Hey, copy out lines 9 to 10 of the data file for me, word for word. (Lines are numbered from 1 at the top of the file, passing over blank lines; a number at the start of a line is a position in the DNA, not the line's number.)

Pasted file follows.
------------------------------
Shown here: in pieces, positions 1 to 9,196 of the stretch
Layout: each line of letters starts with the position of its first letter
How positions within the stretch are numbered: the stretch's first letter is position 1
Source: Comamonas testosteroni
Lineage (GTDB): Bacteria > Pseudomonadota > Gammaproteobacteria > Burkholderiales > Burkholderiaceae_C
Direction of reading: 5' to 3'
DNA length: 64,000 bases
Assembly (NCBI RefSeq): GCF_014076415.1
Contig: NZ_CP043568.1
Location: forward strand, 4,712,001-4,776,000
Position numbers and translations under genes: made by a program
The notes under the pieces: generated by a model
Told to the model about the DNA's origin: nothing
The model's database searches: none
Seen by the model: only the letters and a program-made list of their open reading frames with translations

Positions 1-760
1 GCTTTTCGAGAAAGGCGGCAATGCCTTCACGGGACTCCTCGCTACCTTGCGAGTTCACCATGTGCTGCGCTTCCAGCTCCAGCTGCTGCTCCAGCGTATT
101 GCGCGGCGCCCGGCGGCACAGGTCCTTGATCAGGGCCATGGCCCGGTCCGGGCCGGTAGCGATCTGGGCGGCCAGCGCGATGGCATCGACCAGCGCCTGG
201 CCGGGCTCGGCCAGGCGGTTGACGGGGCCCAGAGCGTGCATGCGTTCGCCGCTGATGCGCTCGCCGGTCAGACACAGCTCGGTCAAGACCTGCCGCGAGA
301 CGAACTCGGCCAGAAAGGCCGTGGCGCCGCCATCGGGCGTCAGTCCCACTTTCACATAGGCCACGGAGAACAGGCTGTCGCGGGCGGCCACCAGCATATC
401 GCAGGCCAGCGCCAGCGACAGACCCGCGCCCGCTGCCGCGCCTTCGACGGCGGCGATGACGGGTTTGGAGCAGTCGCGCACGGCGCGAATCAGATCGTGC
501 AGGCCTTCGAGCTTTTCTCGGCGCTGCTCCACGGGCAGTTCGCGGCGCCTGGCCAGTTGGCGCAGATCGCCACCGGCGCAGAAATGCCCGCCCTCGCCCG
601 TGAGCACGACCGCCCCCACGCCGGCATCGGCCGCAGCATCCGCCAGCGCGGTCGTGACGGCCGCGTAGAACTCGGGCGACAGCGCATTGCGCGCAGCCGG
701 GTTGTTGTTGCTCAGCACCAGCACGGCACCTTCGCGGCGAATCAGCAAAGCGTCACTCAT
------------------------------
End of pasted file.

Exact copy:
Contig: NZ_CP043568.1
Location: forward strand, 4,712,001-4,776,000